After the movie, I had to agree with him. I truly enjoyed it, not just because there was little, if any, woke propaganda, but for the nostalgic feeling it gave me. I grew up in a military family, so the theme of not knowing if your loved one is coming back was definitely relatable to me and caused me to shed some tears. But it was also more than that; the scenes of them playing football on the beach, or the officers' bar they'd frequent, and even military housing gave me a sense of nostalgia.

Beyond the personal note, I also felt like the movie touched on what being an American used to mean, and I don't mean the obvious military industrial complex propaganda saying we should all be soldiers. I mean the image of being that independent, "loose cannon" American hero that never plays by the book, never gives up, and always put brotherhood above authority. The scene where he does the test run on his own, just to show that it can be done, in defiance of the command but for the encouragement of his students exemplified that to me. That stereotypical John Wayne type American is all but gone with my generation.


Jedi Master
I like to write reviews of things but it seems, compared to all the comments, might be what I wrote is pretty self- indulgent and therefore it might not be well received-- but I thought I'd just share it anyway in my own style I guess. It's a little awkward/cringey, and I do cover some of the goings on in it if you haven't seen it.
I saw the film Top Gun Maverick thank you for recommending it.
I identified with the Tom Cruise character, leaving aside the beautiful handling and also the redemption of American spirit-the honoring of a time that was gone by gone by bringing it into something new in service to humanity and grace.
Really I found myself identifying with the Tom Cruise
By portraying these macho American man characters, he sort of become a laughing stock if anything.
I mean Tom Cruise is pretty famous for that outside of his movies which most people kind of enjoy.
A limited mind disconnected from God is stupid and also prone to egoistic spasms of emotionality, undisciplined moments of death.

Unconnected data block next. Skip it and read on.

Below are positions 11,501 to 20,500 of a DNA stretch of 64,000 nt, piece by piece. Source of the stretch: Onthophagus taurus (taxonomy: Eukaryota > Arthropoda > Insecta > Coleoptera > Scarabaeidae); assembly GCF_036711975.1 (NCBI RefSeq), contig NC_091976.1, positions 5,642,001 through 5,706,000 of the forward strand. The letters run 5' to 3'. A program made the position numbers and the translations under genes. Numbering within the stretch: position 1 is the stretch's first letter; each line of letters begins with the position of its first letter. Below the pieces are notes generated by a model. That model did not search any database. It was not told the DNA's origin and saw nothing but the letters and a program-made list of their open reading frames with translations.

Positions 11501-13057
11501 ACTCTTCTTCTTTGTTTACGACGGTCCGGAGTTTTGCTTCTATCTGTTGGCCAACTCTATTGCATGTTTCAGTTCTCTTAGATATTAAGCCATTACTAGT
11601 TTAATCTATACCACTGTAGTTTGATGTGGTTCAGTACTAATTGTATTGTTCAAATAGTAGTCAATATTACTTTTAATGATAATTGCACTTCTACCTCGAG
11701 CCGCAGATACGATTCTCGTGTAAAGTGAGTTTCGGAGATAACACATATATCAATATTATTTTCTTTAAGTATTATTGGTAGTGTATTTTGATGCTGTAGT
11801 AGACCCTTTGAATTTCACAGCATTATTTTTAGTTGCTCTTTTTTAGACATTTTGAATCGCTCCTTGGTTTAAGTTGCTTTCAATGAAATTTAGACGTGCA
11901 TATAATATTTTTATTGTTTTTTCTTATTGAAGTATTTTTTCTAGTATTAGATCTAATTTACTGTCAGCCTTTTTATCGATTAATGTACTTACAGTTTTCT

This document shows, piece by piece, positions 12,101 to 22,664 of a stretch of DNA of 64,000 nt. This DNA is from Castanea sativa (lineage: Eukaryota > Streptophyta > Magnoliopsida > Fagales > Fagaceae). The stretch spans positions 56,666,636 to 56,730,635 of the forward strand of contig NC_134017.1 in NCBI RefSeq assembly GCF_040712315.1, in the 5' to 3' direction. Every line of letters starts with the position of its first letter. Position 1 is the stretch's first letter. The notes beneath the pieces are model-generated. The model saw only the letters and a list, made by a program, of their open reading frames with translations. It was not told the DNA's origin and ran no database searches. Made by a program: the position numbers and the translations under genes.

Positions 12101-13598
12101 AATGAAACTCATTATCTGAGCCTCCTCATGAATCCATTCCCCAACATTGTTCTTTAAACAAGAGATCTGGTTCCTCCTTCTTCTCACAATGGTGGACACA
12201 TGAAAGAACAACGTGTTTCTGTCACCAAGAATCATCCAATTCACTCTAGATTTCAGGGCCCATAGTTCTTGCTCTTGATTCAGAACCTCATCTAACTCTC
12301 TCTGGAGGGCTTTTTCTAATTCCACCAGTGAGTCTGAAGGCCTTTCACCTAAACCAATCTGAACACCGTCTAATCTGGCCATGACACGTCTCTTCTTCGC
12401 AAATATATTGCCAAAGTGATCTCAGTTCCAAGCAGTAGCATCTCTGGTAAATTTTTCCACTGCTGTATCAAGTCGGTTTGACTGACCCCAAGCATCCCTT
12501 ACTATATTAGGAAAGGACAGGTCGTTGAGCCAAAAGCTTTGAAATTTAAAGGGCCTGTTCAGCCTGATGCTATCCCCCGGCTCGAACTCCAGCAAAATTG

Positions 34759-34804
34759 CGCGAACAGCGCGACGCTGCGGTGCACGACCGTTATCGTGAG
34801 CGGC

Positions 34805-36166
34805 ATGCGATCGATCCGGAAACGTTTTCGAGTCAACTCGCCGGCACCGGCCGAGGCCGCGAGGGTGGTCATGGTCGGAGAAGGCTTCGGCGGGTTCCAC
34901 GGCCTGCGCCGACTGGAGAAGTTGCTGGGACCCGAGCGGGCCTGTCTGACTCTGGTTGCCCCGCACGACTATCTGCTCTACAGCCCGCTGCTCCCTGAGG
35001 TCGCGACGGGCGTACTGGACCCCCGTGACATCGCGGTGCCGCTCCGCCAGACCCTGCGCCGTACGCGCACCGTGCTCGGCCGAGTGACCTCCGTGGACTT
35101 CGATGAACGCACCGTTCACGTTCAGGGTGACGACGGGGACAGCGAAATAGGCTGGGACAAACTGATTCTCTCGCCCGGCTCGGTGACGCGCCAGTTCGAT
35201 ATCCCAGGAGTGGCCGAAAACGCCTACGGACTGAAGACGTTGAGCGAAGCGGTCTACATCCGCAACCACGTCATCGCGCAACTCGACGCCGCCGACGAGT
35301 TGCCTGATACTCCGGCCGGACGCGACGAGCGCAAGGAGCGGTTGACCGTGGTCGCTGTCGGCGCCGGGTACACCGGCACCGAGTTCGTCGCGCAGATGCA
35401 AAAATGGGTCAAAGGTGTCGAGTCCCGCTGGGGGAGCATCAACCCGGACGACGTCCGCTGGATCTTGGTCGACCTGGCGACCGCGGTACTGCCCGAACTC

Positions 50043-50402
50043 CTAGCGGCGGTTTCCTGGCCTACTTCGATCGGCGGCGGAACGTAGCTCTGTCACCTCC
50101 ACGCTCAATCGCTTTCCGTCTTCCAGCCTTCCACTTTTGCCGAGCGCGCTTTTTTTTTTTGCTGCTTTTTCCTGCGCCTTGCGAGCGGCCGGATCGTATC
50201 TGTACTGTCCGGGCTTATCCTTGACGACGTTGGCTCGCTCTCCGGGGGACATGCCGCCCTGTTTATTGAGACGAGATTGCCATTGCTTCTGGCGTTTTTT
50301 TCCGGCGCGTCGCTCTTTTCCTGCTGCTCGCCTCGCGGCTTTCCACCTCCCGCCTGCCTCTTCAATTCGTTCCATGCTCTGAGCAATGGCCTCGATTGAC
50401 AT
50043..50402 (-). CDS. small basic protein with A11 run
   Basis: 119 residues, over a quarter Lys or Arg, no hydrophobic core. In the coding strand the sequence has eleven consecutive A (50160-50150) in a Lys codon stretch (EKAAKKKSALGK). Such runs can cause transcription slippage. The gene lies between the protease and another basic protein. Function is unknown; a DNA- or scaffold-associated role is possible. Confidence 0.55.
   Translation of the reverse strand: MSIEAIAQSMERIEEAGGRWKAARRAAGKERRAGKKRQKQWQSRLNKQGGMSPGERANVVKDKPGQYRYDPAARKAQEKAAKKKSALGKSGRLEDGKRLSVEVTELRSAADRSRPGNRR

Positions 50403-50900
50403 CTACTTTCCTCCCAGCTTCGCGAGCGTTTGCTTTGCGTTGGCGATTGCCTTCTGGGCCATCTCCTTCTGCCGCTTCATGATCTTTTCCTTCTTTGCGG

Mavericks like that too and narcissistic facade of unreality half masculine, bromasculine bravado really, half selling himself for pleasure but locked from love.
He takes a leap of faith to lead jet pilots on an uncertain and dangerous mission but also coming in part responsible for their life and well being.
And that's the beauty, and that's the mystery of life, the beauty of it not knowing because nothing is certain. There's a lot of fun details involved--loving details too-hes broke and all that s***.
Maverick sacrifices his ego to be a part of life despite the fear, between the ingress and the egress, he trusts in life, and love, and responsibility in service to others. Maverick experiences that lows, the loss of his friend Goose--and the bitter misunderstanding with Goose's son Rooster's anger and rejection.
Speeding through the low winding Valley's, maybe his mind was worked by the thrill of skating death--
Speeding his jet through there is a pretty crazy and stupid thing to do-- maybe that's why I say and do stupid things too sometimes.
There's an egoistic satisfaction in in describing the terrain of Sorrow.

Now he can't do that because hes got to teach others how to do their mission and for them to live.
He can't serve 2 masters because hes got to pull the jet up real fast to climb the mountain.
It's not overly complicated because grace is not overly complicated. He just has to participate in life doing everything he can to protect the lives of pilots, yearning for his loved ones, trusting in fate in life because it's already happened-so it's a good example for a American men


Padawan Learner
I watched Coherence today, it was pretty good. Packed most of the things that get me excited about movies, and unfortunately suffered the same snubbing from 'the industry' as similar projects over the years. Richard Kelly is still in director's jail. The director of 'Triangle' never got bigger work (warning, great movie but it's quite rough and bleak) - apparently the director of 'Primer' is an abusive prick and out, and even Brit Marling has difficulty getting work. The cancellation of The OA felt like Firefly all over again.
Top Bottom